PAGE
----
Where do pyramids come into play? In fact, the famous non-groundnut OPEC doesn’t include Egypt or its pyramids, but in Nigeria we do have some historic pyramids to boast about – or at least we did. Tourists once flocked to northern Nigerian cities such as Kano to see sacks of groundnuts stacked high into imposing groundnut pyramids, a symbol of plenty and prosperity for Nigeria. The country was a major groundnut exporter and groundnuts were an important source of income. In the 1970s, however, as focus shifted from agriculture to oil and importers started taking more notice of aflatoxin contamination, the pyramids began to disappear. Groundnut exports plummeted, from a high of 291,000 tonnes in 1970 to just 1,983 tonnes in 2013.

With the Nigerian government and people now recognising the need for diverse, sustainable income streams, and dynamic Nigerians keen to make the most of new opportunities, renewed groundnut exports are one great place to start – and safer groundnuts will bring tremendous health and food-security benefits at home too.

And how can we achieve all this? By each OPEC partner bringing all their unique strengths to the table to help achieve OPEC’s wide-ranging activities. One major thrust is encouraging the use of Aflasafe, integrated alongside other good agricultural and aflatoxin-management practices. ATTC provides Aflasafe expertise and support, for example making sure that enough Aflasafe is available and facilitating local manufacturing and distribution. To help farmers use Aflasafe effectively, ATTC has designed local-language materials for farmers such as instructional videos, farmer how-tos and training manuals. OPEC partners together are working on the development of a network of testing facilities so that farmers and buyers alike can be sure how much aflatoxin a batch of groundnuts contains, with IITA training them on sampling and testing and developing mobile on-farm testing kits.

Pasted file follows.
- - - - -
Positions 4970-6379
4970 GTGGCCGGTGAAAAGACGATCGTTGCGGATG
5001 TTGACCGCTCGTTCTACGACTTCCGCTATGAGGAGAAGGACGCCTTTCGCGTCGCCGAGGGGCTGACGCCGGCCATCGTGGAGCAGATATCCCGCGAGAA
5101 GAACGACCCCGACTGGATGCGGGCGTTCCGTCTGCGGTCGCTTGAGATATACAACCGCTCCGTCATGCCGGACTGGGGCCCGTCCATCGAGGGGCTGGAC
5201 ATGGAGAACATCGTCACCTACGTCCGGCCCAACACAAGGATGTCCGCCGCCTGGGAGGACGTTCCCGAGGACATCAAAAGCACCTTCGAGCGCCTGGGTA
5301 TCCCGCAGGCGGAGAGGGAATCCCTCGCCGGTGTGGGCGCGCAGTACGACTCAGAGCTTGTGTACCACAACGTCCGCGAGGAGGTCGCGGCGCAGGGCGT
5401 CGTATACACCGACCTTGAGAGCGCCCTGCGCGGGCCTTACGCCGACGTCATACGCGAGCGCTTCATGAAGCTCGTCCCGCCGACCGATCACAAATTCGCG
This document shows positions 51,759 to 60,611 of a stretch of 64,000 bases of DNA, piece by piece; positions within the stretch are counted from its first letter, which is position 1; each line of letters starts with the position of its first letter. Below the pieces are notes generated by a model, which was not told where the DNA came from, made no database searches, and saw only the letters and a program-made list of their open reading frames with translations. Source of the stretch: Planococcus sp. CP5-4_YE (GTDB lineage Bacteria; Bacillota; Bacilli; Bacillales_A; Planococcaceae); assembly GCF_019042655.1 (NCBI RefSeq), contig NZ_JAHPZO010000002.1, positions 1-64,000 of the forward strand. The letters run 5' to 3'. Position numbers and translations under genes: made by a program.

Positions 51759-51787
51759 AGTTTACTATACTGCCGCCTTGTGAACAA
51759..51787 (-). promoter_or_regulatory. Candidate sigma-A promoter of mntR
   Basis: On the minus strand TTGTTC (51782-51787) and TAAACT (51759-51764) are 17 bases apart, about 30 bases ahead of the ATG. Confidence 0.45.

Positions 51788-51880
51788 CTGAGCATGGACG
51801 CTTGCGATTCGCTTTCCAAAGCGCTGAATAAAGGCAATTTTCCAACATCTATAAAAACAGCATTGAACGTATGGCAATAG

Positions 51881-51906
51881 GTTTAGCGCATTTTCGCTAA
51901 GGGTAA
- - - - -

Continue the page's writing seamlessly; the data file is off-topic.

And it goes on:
The NEPC is taking the lead in areas such as identifying and engaging key markets for exports; organising meetings between foreign buyers, large anchor buyers and commodity associations; developing and implementing a traceability model to ensure that buyers can trust in the product they are getting; and providing information and training to Nigerian anchor buyers and exporters on aspects such as prices, interested importers, how to meet quality requirements and proper export documentation. Meanwhile, NGROPPMAN is working with farmers, for example organising them into OPEC-implementation clusters, with lead farmers who are trained in using Aflasafe and pass that training on to other farmers. They also make sure that farmers are using Aflasafe properly and fulfilling their contracts with anchor buyers, and that farmers receive tools such as testing kits. In Jigawa State, JARDA’s extension agents are giving training and support to farmers, while Olam provides Aflasafe and offers guaranteed buy-back and price for aflatoxin-safe groundnuts.

Joyful faces captured in this group on 17th March 2017, welcoming the birth of the Export-Oriented Production Cluster initiative, or OPEC.

One recent OPEC success has been our engagement with Acirfa Shipping International, SL, who are seeking to export groundnuts from Nigeria to Europe. Keen to see what Aflasafe could do, they put it through its paces in their own field tests, and sure enough found that it could do just what they wanted to ensure a supply of groundnuts containing less than the safe limits for aflatoxin. OPEC has also organised a groundnut-exporters roundtable to ascertain valuable market information on exporters’ demand and willingness to pay for aflatoxin-safe groundnuts.

OPEC has its sights aimed high. And although there’s still a pyramid or two to climb before Nigeria is once again one of the world’s leading groundnut exporters, with the right partners on board and powerful tools like Aflasafe, Nigerian groundnut production will soon be back at the top – with or without the camels.